Windward and leeward
Windward and leeward directions are important factors (points of sail) to consider when sailing a sailing ship. Other terms with broadly the same meaning are widely used, particularly upwind and downwind.
The windward vessel is normally the more maneuverable vessel. For this reason, rule 12 of the International Regulations for Preventing Collisions at Sea, applying to sailing vessels, stipulates that where two are sailing in similar directions in relation to the wind, the windward vessel gives way to the leeward vessel.
In warfare, a square rigged warship would often try to enter battle from the windward direction (or "hold the weather gage"), thus gaining an important tactical advantage over the opposing warship – the warship to windward could choose when to engage and when to withdraw. The opposing warship to leeward could often do little but comply without exposing itself unduly.
Leeward and windward refer respectively to what a game stalker would call downwind and upwind. The terms are used by seamen in relation to their ships but also in reference to islands in an archipelago and to the different sides of a single island. In the latter case, the windward side is that side of an island subject to the prevailing wind, and is thus the wetter side (see orographic precipitation). The leeward side is the side protected by the elevation of the island from the prevailing wind, and is typically the drier side of an island. Thus, leeward or windward siting is an important weather and climate factor on oceanic islands.
In the case of an archipelago, windward islands are upwind and leeward islands are the downwind ones.
The terms upwind and downwind
In these contexts the terms windward and layward are not used.
- Hunting: In hunting, the animal that is downwind has an advantage. It can smell the upwind animal, but the reverse is not true. The downwind animal has the advantage of surprise when hunting the upwind animal.
- Architecture and urban planning: Part of a house, or a community, is located upwind of something downwind that is malodorous — an outhouse, a garbage dump, a feedlot, a factory or meatpacker. It is sometimes the case that part of a house or a community, or sometimes the entire house or community, will be downwind of some pleasant odor. These odors are either plant-based — flowers, fruit or flowering trees, forests —, or moving water — rivers, waves, rain.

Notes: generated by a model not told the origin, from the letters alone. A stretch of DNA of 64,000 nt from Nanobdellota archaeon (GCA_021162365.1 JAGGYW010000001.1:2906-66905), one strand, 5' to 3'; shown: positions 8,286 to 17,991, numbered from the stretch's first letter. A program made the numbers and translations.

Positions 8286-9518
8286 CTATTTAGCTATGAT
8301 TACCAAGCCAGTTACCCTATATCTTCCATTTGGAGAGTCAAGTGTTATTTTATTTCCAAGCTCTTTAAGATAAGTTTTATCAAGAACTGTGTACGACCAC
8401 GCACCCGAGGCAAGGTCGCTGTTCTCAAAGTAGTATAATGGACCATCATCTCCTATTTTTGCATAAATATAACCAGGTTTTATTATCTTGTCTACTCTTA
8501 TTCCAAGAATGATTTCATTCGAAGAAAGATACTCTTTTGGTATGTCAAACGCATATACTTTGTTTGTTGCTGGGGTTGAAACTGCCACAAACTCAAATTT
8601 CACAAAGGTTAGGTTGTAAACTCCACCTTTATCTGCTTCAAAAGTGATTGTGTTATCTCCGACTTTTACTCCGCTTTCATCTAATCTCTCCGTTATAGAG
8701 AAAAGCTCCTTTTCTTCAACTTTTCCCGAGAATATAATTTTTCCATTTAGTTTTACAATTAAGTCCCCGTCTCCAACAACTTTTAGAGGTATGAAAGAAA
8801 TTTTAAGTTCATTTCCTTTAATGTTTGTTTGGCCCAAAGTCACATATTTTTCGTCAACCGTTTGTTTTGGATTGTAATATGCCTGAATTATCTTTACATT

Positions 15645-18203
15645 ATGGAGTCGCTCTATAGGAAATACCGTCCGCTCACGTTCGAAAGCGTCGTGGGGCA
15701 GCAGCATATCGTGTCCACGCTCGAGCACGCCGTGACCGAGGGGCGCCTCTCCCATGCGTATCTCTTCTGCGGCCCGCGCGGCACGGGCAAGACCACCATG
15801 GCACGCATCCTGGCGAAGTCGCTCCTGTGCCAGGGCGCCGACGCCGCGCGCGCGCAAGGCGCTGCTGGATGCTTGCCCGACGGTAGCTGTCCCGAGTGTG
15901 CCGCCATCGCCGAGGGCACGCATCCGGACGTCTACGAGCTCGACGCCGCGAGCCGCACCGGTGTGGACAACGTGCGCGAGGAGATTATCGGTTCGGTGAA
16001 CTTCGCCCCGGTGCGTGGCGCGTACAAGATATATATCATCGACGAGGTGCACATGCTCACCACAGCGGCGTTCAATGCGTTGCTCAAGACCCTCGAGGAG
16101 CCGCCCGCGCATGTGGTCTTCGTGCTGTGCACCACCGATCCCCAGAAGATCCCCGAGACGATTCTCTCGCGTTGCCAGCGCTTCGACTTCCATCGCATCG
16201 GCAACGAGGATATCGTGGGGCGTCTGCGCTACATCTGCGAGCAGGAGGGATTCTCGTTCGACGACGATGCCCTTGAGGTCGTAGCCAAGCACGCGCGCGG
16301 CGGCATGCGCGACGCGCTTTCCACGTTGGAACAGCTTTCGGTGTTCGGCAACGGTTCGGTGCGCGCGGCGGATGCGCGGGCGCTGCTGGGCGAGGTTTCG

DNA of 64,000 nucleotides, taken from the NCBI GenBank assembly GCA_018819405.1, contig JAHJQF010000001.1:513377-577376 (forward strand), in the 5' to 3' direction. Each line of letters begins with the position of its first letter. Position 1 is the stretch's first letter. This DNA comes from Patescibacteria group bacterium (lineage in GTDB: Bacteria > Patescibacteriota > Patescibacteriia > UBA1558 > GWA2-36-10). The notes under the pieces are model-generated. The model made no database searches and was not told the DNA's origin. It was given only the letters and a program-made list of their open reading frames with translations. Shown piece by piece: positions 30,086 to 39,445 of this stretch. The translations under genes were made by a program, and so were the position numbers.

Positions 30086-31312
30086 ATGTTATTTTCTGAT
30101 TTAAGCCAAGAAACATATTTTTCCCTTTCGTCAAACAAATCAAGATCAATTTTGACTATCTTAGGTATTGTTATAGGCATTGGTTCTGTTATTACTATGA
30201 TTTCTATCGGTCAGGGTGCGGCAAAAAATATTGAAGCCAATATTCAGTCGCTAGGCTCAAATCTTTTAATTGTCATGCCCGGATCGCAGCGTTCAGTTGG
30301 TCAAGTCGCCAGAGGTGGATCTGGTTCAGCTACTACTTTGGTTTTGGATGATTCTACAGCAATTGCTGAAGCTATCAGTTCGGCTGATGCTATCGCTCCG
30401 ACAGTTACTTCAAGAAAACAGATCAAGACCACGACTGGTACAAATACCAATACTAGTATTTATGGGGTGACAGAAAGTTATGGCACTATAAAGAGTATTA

- Barlavento (Windward) and Sotavento (Leeward) in Cape Verde Islands
- Downstream and upstream
- Foehn wind
- Lee shore
- Northwestern Hawaiian Islands, also known as Leeward Islands
- Windward Islands, Leeward Islands and Leeward Antilles (in the Lesser Antilles)
- Windward Islands and Leeward Islands (in the Society Islands)
- Patrick M. Royce (1 April 1993). Royce's Sailing Illustrated Course: Provides Lectures That Can Be Read Word for Word. ProStar Publications. pp. 11–. ISBN 978-0-911284-01-0.
- Navigators International Rules of the Road' 1998 Ed. Rex Bookstore, Inc. pp. 73–. ISBN 978-971-23-2239-6. Handling of the leeward vessel may be severely affected if she passes into the lee of the windward vessel. Handling of the windward vessel is free of such complication.
- David Childs (30 April 2014). The Warship Mary Rose: The Life and Times of King Henry VII's Flagship. Seaforth Publishing. pp. 127–. ISBN 978-1-4738-5285-3.
- Sam Willis (2008). Fighting at Sea in the Eighteenth Century: The Art of Sailing Warfare. Boydell Press. pp. 152–. ISBN 978-1-84383-367-3. Specifically, more of the critical strip "twixt wind and water". In extreme cases even part of the bottom might be exposed.
- E. B. Michell (22 December 2015). The Art and Practice of Hawking. Read Books Limited. pp. 250–. ISBN 978-1-4733-6546-9.
- Michael Pidwirny (5 September 2016). Glossary of Terms for Physical Geography. Our Planet Earth Publishing. pp. 286–. ISBN 978-0-9877029-0-6.